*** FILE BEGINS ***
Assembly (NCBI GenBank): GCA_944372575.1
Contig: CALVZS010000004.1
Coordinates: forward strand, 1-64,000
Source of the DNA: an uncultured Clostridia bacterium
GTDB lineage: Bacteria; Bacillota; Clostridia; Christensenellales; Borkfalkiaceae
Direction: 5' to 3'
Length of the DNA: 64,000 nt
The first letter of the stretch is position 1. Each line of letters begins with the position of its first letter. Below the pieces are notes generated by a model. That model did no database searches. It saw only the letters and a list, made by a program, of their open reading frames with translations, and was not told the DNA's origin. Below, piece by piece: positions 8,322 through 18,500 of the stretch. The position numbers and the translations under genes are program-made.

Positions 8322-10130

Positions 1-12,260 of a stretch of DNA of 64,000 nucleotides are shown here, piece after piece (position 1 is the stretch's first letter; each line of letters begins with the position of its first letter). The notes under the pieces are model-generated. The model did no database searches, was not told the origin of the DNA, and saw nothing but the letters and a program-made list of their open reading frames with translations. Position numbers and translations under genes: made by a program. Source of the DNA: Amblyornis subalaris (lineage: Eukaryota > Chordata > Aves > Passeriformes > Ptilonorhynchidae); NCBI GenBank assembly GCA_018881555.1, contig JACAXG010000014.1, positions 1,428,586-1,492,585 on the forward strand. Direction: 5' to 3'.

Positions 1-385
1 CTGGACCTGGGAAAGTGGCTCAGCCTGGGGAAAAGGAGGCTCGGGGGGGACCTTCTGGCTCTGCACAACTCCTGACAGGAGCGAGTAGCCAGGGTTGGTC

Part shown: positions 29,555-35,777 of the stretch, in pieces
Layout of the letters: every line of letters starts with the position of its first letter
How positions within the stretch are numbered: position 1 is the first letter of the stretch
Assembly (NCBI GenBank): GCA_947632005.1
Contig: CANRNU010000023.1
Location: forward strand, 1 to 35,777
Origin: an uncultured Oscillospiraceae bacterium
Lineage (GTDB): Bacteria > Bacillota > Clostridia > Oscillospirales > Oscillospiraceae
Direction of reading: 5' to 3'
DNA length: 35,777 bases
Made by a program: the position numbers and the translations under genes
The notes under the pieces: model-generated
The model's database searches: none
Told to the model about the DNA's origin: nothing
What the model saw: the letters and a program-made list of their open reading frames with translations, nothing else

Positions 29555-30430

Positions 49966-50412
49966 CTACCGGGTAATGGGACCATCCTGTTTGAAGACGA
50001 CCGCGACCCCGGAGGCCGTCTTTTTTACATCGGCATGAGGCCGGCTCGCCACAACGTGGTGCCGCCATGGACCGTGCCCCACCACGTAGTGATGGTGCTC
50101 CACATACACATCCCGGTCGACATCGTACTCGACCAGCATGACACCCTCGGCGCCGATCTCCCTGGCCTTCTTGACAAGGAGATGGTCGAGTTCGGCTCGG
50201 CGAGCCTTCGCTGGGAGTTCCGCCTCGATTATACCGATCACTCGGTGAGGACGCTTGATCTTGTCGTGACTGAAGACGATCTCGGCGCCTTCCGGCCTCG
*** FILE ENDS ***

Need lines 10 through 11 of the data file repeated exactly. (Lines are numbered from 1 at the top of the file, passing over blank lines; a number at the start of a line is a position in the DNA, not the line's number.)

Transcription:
Positions 1-12,260 of a stretch of DNA of 64,000 nucleotides are shown here, piece after piece (position 1 is the stretch's first letter; each line of letters begins with the position of its first letter). The notes under the pieces are model-generated. The model did no database searches, was not told the origin of the DNA, and saw nothing but the letters and a program-made list of their open reading frames with translations. Position numbers and translations under genes: made by a program. Source of the DNA: Amblyornis subalaris (lineage: Eukaryota > Chordata > Aves > Passeriformes > Ptilonorhynchidae); NCBI GenBank assembly GCA_018881555.1, contig JACAXG010000014.1, positions 1,428,586-1,492,585 on the forward strand. Direction: 5' to 3'.

Positions 1-385